Beat together cheesecake ingredients, then dollop over brownie mix. Using a knife swirl the cheesecake mixture into the brownie batter to create the marbled effect. Sprinkle chocolate chips over the top.

Bake until center is set and edges of brownies are slightly puffed - about 35 minutes.
Let brownies cool completely before cutting, these are best served cold.

Sunday, September 20, 2009

Chocolate Pudding Pie

Since I live in Atlanta, I decided my first post would be a pie (also after my roommate Mollie'srequest for a pie). In the South, pie is king. You can order a piece of pie at any restaurant, and since I've never made a pie before, I decided to try one tonight. After making this delicious pie, however, I have a few tips:

1. Don't start making a pie after 6 p.m. It's a 4-plus hour endeavor according to my calculations. Not a good idea if you have to get up for work in the morning.
2. Make sure you have all the equipment before making the dough. For instance, it may be a good idea to check if you have a pie pan. I didn't and regretted every second of having to go back to the grocery store a third time tonight.
3. It's best not to cook on the day you bring a new puppy home. Let's just say Lulu ended up wearing some of the flour, which I normally reserve for my hair.

Pie Dough (adapted from Smitten Kitchen):

Makes enough for one double-crust pie.

1 cup water
2 1/2 cups flour
1 tablespoon sugar
1 teaspoon salt
1 cup unsalted butter, very cold, cubed (2 sticks)

Start by filling one cup liquid with water, and add a few ice cubes; set it aside. In a large bowl, whisk together 2 1/2 cups flour, 1 tablespoon of sugar and a teaspoon of salt. Cube two sticks of very cold unsalted butter into 1/2-inch pieces. Get out your pastry blender (I didn't use a pastry blender - instead I used a fork and some elbow grease). Sprinkle the butter cubes over the flour and begin working them in with the pastry blender, using it to scoop and redistribute the mixture as needed so all parts are worked evenly. When all of the butter pieces are approximately the size of peas, (which won't take long if you've used the pastry blender, a little longer if you used a fork) stop. Yes, even if it looks uneven.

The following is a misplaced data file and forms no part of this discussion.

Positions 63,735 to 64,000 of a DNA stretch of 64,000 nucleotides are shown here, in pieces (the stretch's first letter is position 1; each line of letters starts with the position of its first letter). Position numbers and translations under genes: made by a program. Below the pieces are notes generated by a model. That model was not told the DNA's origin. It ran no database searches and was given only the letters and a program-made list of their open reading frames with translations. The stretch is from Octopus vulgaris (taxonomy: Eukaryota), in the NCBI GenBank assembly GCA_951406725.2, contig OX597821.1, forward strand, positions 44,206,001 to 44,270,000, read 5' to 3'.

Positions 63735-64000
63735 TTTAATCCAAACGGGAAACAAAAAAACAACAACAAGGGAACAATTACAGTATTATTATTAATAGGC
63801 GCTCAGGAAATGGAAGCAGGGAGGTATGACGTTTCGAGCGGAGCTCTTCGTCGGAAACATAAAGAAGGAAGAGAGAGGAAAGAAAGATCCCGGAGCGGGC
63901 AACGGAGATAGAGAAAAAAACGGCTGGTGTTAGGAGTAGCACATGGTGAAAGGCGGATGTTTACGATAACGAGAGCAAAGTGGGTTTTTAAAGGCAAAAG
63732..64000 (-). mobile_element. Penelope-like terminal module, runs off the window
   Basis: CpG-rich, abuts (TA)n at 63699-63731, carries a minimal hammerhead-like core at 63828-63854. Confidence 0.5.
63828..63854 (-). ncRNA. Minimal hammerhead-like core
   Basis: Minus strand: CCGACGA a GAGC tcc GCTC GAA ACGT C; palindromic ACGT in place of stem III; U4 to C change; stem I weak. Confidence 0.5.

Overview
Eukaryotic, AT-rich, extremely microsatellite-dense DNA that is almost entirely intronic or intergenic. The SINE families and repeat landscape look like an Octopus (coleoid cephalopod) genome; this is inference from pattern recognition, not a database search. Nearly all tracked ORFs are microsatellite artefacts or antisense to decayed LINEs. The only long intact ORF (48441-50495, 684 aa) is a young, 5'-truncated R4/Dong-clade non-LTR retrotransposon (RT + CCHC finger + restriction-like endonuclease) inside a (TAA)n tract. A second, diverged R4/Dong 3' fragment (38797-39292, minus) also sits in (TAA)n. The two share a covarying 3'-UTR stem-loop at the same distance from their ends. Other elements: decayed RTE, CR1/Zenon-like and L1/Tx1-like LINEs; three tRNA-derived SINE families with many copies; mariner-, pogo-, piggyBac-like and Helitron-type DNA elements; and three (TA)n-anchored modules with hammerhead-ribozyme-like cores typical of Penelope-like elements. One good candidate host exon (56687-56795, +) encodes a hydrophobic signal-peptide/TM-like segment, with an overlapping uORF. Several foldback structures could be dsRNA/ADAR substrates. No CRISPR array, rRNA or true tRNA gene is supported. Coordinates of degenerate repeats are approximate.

To glue it all together, start by drizzling 1/2 cup of the ice-cold water (but not the cubes, if there are any left) over the butter and flour mixture. Using a rubber or silicon spatula, gather the dough together. You’ll probably need an additional 1/4 cup of cold water to bring it together, but add it a tablespoon as a time. Once you’re pulling large clumps with the spatula, take it out and get your hands in there. Gather the damp clumps of dough together into one mound, patting it together. You can store the dough by dividing it in half, and place each half on a large piece of plastic wrap, shaping it into a disk (it will be easier to roll out later). Let the dough chill in the fridge for one hour, but preferably at least two, before rolling it out.

Pudding Filling (also adapted from Smitten Kitchen):
1/4 cup cornstarch
1/3 cup plus 2 tablespoons sugar, divided
3 tablespoons unsweetened cocoa powder
1/4 teaspoon salt
3 cups whole milk
4 ounces semisweet chocolate, finely chopped
1 teaspoon pure vanilla extract
1 cup chilled heavy cream

Bittersweet chocolate shavings for garnish (optional)

Prepare pie dough by rolling out dough on a lightly floured surface with a lightly floured rolling pin into an 11-inch round, then fit into a 9-inch pie plate. Trim edge, leaving a 1/2-inch overhang, then fold overhang under and crimp edge decoratively (unless you didn't have enough edge to trim, like I did. I think mine was more frantic than decorative). Prick bottom and side of shell all over with a fork, then freeze rolled-out shells for 20 to 30 minutes until solid, afterwards pressing a piece of buttered foil, buttered side down, very tightly against the frozen shell. While shell is in freezer, preheat oven to 375°F with a baking sheet on middle rack.

Bake on baking sheet until pastry is set and edge is pale golden, about 25 minutes. Carefully remove foil, and press any part of the crust that has bubbled up gently back with the back of a spoon and continue baking the shell on baking sheet until pale golden all over, 15 to 20 minutes more. Cool shell.